Sports deemed "non-elite" by the government, including the Women's FA Cup and golf, are suspended as England enters lockdown 3.0.
However, Elite sport can continue behind closed doors during the new national lockdown in England.
The latest sport changes come as the prime minister announced a whole raft of new restrictions for the country, in a television address on Monday evening.
The restrictions, which are expected to last until at least February 15, were prompted after the UK recorded more than 50,000 new confirmed Covid-19 cases for the seventh day in a row.
Which 'non elite' sports have been suspended during lockdown 3.0?
No outdoor sport will be allowed as the UK enters alert level five, meaning the likes of tennis and golf are prohibited.
Football below the National League must also stop.
This includes all indoor and outdoor youth and adult grassroots football, including U18s – except organised outdoor football for disabled people, which is allowed to continue.
The Vitality Women’s FA Cup will be halted as it is classed as non-elite at this stage of the competition.
Indoor sports including Karate, Taekwondo, Swimming and Badminton, will also be prohibited during this lockdown.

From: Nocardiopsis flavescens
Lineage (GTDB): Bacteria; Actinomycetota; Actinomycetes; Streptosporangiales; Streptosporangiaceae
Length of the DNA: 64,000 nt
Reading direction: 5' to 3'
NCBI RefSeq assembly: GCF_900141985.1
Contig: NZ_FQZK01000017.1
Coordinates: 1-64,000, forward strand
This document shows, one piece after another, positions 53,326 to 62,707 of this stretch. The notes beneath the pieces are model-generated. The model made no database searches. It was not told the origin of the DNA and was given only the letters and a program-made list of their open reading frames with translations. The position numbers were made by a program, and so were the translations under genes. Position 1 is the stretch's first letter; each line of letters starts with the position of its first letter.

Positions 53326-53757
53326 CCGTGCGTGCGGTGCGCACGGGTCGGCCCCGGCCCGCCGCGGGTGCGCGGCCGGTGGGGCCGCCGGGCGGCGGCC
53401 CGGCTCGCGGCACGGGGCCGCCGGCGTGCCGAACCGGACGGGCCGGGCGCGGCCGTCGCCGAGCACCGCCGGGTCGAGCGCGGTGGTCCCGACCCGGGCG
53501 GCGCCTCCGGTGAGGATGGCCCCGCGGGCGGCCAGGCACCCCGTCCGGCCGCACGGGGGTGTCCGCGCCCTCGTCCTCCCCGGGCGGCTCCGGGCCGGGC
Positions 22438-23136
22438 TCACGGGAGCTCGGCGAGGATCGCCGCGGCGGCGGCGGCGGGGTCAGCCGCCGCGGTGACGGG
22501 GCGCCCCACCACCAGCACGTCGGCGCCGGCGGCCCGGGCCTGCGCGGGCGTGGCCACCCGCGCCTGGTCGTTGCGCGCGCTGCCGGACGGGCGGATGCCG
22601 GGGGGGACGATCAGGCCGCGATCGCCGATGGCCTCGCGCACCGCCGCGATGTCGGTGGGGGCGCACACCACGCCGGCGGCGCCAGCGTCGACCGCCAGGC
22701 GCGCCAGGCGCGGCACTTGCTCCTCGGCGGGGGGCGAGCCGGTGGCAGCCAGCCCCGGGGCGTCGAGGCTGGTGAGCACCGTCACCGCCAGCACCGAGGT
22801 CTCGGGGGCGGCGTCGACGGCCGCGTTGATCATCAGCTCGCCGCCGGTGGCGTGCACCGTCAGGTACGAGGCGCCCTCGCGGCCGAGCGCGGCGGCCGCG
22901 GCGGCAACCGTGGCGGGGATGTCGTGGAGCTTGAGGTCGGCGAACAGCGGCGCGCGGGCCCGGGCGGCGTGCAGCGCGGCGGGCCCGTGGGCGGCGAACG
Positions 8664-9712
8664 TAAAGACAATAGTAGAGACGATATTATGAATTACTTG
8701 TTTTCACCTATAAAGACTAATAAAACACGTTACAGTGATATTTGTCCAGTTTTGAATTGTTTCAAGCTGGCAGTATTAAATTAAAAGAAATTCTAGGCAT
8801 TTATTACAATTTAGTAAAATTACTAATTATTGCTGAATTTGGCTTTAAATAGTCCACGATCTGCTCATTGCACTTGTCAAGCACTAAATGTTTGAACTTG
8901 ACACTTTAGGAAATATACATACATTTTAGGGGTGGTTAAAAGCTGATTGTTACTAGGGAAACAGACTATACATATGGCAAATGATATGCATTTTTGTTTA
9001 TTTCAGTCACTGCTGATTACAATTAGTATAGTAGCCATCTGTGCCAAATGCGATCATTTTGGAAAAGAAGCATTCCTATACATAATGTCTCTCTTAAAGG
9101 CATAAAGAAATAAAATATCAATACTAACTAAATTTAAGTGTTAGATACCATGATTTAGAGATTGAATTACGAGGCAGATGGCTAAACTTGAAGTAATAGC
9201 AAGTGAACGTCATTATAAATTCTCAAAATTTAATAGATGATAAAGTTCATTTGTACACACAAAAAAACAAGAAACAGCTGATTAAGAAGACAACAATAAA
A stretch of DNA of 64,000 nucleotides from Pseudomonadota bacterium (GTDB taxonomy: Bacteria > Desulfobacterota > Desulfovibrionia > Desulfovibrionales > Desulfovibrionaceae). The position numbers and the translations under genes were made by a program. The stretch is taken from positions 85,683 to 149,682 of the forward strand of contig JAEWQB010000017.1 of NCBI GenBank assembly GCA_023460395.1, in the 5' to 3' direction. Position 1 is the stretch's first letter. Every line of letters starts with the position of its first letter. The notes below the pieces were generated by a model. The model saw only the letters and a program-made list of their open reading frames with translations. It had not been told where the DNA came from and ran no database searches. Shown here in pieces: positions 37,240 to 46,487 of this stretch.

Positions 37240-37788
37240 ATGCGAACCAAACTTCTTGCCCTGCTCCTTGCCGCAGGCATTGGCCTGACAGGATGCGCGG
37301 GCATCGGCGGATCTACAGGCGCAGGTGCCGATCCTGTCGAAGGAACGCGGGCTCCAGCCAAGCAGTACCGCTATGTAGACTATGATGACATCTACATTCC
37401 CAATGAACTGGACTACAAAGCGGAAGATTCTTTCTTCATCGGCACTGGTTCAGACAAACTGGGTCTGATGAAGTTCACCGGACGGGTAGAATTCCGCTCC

What elite sports can continue behind closed doors during lockdown?
The Premier League and other elite sports, including rugby's Gallagher Premiership, have strict testing regimes in place and established Covid protocols.
Horse racing will also continue behind closed doors.
These sports are allowed to continue with strict measures in place and also because it counts as a "place of work".
Organised outdoor sport for disabled people is also allowed to continue.
How have sports organisations responded to the latest restrictions?
In a statement, the Football Association said: "Dialogue will continue with the Department for Digital, Culture, Media & Sport, leagues, competitions and County Football Associations and we will provide further updates for the 2020-21 Vitality Women’s FA Cup, Buildbase FA Vase and non-elite football when relevant."
England Golf, which campaigned hard for the reopening of courses when they were closed first time around, said they were "extremely disappointed" with the latest announcement.
It said: "England Golf – as part of the All-Party Parliamentary Group for Golf along with other leading industry bodies – is extremely disappointed with the news, having made a strong case in recent months to keep golf open during the national lockdowns and in the regional tier system.
"It is with great regret that we share this news with you, but please be assured that we will continue to make the case for golf to reopen whenever possible."
GB Taekwondo performance director Gary Hall warned the impact of the closure of sporting facilities would not be fully appreciated for a number of years.
Hall said: "The long-term damage could be significant because you are switching so many young people off.
"You’ve got to stimulate the grassroots and it’s an issue that will come back to haunt us in two or three years because there will be fewer people doing sports."